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Patrick C. Walsh, MD: Making Strides in Prostate Cancer


March 30, 2001

Patrick C. Walsh, MD, is the Professor and Director of the Brady Urological Institute at Johns Hopkins Hospital in Baltimore, MD. Dr. Walsh received his M.D. from Case Western Reserve University in 1964 and was a resident in surgery and pediatric surgery at the Peter Bent Brigham Hospital and Boston Children’s Hospital from 1964 through 1967. From 1967 until 1971, he was a urology resident at the University of California at Los Angeles. Dr. Walsh became the Director and Chairman of Urology at Johns Hopkins in 1974. Dr. Walsh currently focuses on perfecting the surgical management of prostate cancer.


Dr. Walsh serves as the Editor-in-Chief of Campbell’s Textbook of Urology, is on the Editorial Board of the New England Journal of Medicine, and is a member of the Institute of Medicine of the National Academy of Sciences. In 1996, Dr. Walsh received the Charles F. Kettering Medal from the General Motors Cancer Research Foundation for “The Most Outstanding Recent Contributions to the Diagnosis or Treatment of Cancer.” With Janet F. Worthington, Dr. Walsh wrote the best-selling The Prostate: A Guide for Men and Women Who Love Them, published by Johns Hopkins University Press in 1995 and by Warner Books in 1997.




MedTech1: Your specialty is radical prostatectomy. What percentage of prostate cancer patients needs to undergo this procedure?


Dr. Walsh: Radical prostatectomy is indicated for prostate cancer patients who are curable and who are going to live long enough to need to be cured. The ideal candidates are men in their 40s and 50s with localized disease, and patients in their 60s who believe it is the best way to cure them.


MedTech1: How does the more traditional prostate cancer treatment, radiation, fit in to radical prostatectomy?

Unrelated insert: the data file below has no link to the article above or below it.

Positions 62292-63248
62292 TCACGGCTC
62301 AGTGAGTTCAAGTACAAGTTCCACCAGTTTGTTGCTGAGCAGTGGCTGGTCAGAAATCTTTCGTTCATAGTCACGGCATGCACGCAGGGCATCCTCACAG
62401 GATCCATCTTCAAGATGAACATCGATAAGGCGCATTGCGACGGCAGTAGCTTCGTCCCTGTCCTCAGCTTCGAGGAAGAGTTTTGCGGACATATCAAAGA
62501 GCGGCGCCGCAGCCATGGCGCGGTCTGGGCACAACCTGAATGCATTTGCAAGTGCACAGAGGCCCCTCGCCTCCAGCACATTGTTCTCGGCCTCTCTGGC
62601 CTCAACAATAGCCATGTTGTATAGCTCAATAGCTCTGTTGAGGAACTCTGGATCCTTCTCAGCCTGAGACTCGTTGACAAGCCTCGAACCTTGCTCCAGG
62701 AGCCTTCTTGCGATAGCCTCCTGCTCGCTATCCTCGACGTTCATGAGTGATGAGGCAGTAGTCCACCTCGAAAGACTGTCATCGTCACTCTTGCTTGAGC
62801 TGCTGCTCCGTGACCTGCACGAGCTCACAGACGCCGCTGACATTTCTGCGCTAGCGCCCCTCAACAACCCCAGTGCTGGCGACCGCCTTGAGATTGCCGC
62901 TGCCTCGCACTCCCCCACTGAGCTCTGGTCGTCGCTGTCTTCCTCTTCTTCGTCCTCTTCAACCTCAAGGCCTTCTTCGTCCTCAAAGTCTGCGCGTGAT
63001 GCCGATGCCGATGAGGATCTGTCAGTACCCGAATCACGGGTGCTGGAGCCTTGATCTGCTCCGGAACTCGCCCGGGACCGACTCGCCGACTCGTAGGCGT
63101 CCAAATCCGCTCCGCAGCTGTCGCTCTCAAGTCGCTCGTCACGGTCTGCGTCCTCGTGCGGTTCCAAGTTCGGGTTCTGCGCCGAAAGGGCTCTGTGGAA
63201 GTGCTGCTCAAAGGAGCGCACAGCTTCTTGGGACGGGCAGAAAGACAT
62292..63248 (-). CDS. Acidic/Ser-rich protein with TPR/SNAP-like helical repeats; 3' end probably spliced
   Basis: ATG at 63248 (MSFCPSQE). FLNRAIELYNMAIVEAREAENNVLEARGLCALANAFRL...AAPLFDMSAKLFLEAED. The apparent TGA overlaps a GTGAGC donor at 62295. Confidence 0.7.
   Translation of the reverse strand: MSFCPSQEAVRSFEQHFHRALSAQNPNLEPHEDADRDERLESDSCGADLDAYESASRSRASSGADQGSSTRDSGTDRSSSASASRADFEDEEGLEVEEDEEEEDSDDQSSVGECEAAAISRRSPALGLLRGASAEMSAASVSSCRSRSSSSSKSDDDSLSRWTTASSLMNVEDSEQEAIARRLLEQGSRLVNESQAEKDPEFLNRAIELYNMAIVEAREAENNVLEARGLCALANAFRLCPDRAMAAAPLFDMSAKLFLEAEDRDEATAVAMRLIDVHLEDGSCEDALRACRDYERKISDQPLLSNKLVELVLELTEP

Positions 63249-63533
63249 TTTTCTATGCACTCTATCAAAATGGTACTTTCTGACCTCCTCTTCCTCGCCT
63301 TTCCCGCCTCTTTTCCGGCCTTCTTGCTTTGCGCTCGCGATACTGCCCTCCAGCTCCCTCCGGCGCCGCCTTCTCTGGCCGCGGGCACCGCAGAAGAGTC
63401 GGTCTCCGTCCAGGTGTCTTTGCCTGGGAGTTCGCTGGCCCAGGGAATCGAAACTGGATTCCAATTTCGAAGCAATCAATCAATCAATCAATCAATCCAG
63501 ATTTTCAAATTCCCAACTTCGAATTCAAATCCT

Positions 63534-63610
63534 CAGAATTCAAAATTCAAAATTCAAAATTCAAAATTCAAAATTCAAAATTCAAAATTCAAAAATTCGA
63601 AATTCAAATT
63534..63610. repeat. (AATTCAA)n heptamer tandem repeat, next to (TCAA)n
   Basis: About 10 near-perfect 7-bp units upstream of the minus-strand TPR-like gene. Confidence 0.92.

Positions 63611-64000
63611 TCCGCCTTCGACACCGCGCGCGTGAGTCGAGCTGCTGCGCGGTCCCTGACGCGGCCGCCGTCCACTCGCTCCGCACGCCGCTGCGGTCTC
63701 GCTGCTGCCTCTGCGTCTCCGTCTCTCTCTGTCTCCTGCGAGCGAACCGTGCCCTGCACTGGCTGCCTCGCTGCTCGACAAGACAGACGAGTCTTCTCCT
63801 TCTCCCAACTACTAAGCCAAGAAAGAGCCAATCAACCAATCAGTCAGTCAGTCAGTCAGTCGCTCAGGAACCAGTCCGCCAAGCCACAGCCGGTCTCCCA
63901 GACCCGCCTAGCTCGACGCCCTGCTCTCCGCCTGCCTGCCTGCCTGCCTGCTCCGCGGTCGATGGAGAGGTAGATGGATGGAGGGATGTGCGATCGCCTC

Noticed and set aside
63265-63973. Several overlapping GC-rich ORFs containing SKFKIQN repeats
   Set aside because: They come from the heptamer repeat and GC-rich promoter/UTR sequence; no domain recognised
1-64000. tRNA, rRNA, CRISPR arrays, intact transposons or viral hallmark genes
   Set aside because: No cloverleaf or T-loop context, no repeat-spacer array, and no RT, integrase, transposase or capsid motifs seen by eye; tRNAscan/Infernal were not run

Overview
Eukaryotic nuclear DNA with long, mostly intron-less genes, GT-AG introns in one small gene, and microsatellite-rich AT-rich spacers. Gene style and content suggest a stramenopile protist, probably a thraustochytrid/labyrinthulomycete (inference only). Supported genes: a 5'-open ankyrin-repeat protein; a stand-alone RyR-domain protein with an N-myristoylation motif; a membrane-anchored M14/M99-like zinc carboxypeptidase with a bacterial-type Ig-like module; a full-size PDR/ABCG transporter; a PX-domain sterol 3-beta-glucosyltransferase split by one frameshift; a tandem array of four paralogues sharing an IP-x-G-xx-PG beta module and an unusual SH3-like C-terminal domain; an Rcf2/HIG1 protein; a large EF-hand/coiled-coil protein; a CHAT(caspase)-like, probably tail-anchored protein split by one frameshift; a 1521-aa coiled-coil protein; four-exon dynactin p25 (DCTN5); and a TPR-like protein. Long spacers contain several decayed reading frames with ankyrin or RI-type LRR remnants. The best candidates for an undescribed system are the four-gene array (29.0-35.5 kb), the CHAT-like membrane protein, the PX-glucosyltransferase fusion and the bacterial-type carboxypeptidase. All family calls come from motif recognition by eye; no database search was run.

Dr. Walsh: Radiation therapy is another option for the management of localized prostate cancer. It is ideal for patients who are older and whose disease is more advanced. It has not been used commonly in younger patients because of concern about how long its effect truly lasted. Today, there are ways to try to improve radiation therapy using new imaging techniques and higher doses. It will take some time to know whether they prove to be equally effective.


MedTech1: You were the first person to draw a map of the nerves in the pelvis. How did your knowledge lead you to spare the nerves responsible for urinary function and erectile function?


Dr. Walsh: Before the discovery, prior to 1980, everyone who had his prostate removed for cancer was impotent. It was believed that the nerves ran through the prostate. Following an operation in 1977, a patient reported to me that he was fully potent. So I knew that the standard belief that the nerves ran through the prostate could not be correct. But I did not know where they were. I was not until February 13, 1981, that I was able to discover where they are located. Upon that basis, I developed radical prostatectomy.


MedTech1: What percentage of men remains potent after this procedure now?


Dr. Walsh: In men under the age of 65, in my hands, 86 percent of patients are potent following surgery. Previously, it was zero.


MedTech1: What about urinary function?


Dr. Walsh: I tell patients that the likelihood that they will have a long-term, significant problem with urinary control is about 2 percent.


MedTech1: Brachytherapy is another procedure used to treat prostate cancer. Do you see it someday replacing radical prostatectomy?


Dr. Walsh: Brachytherapy was widely used 20 years ago, and it was subsequently shown that it did not completely control the cancer well enough. Unfortunately, many of the men who received it in those days ultimately died from prostate cancer. Today, it is believed that the treatment is better. I am skeptical about this. Actually, we at Johns Hopkins do not offer brachytehrapy as monotherapy, or the only form of treatment for anyone with prostate cancer. I believe if someone wants to have seeds used, it is necessary also to give external beam radiotherapy. To cure prostate cancer, you have to eliminate the entire prostate because these cancers are usually so widely dispersed throughout the prostate. I am skeptical that radioactive seeds alone can accomplish this goal.


MedTech1: How do you present radical prostatectomy as an option to your patients?


Dr. Walsh: I tell my patients what the options are. We do over 1000 radical prostatectomies per year at Johns Hopkins. My biggest problem every day is trying to tell people I cannot take care of them.


Photo courtesy of Johns Hopkins Medical Institutions

Last updated: 30-Mar-01

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